Written by Tammy Tan
On September 28, the Hong Kong community formed the Occupy Central movement to protest the electoral reforms proposed by Mainland China’s Standing Committee of the National People’s Congress.
Amidst rumors that the Hong Kong government would cripple cellular networks in protest areas, organizers encouraged demonstrators to download an app called FireChat. Within 24 hours, a staggering 100,000 downloads were recorded.
A mobile app that allows users to communicate without internet connection through a mesh network setup, FireChat was designed with two uses in mind: for the developing world, where data plans are exclusively expensive, and for live events or festivals, where cellular networks tend to be congested; the app already gained success earlier this year during the 2014 Burning Man Festival in Nevada.
FireChat uses the smartphone’s Bluetooth or WiFi signals to connect with other devices within 40 to 70m. As more devices link together, the network’s range expands in a daisy-chain-like fashion, connecting users who are farther away from one another. The app allows users to connect anonymously through ‘Firechats’, which can host live group discussions of up to 10,000 people.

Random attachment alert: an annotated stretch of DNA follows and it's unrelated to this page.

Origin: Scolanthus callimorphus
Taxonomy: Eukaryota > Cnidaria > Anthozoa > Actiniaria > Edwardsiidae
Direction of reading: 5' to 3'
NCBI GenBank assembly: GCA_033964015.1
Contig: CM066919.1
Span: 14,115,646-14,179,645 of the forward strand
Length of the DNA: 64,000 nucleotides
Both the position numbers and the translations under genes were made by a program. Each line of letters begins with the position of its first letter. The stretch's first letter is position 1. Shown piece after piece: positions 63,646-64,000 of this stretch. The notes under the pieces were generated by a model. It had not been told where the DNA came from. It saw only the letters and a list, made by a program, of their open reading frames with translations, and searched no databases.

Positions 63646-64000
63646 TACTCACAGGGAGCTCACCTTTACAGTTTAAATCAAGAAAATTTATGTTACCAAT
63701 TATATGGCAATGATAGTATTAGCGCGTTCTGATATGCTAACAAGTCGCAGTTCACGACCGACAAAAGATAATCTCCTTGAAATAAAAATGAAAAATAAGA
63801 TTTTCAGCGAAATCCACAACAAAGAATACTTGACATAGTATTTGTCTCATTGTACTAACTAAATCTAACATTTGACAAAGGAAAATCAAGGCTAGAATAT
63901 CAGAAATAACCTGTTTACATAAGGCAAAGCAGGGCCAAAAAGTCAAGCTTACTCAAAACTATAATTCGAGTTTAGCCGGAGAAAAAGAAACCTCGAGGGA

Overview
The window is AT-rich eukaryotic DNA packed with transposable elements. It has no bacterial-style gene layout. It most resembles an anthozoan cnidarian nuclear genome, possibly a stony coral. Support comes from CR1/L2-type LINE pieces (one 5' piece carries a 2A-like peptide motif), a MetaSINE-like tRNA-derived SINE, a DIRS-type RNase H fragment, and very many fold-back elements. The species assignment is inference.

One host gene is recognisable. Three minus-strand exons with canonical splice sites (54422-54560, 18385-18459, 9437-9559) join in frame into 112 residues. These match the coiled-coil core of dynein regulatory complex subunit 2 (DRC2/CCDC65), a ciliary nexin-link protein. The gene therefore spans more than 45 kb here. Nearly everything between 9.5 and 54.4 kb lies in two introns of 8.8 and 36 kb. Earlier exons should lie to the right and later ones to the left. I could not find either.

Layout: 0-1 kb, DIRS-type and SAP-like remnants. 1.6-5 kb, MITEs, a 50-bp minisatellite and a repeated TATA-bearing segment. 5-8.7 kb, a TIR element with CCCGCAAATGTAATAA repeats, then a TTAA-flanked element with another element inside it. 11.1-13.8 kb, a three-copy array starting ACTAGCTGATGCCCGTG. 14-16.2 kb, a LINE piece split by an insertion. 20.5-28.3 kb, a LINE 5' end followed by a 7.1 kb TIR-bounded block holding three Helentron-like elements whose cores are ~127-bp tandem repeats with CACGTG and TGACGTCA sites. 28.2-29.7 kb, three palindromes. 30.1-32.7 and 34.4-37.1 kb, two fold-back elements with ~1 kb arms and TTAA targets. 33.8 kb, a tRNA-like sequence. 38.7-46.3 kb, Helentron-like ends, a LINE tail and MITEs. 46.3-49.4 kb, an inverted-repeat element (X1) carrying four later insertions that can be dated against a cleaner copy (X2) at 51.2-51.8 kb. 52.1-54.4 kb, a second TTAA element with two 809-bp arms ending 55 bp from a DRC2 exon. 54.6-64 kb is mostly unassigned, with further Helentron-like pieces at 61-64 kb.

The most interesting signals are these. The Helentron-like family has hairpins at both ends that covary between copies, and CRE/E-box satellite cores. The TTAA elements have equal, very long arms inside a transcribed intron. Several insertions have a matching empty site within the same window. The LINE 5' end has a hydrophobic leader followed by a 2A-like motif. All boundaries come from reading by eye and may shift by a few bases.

Still, no app is without flaws; security is still a pending issue, as the information on FireChat has yet to be encrypted – keep that in mind the next time you use this app at ElectricZoo or Coachella.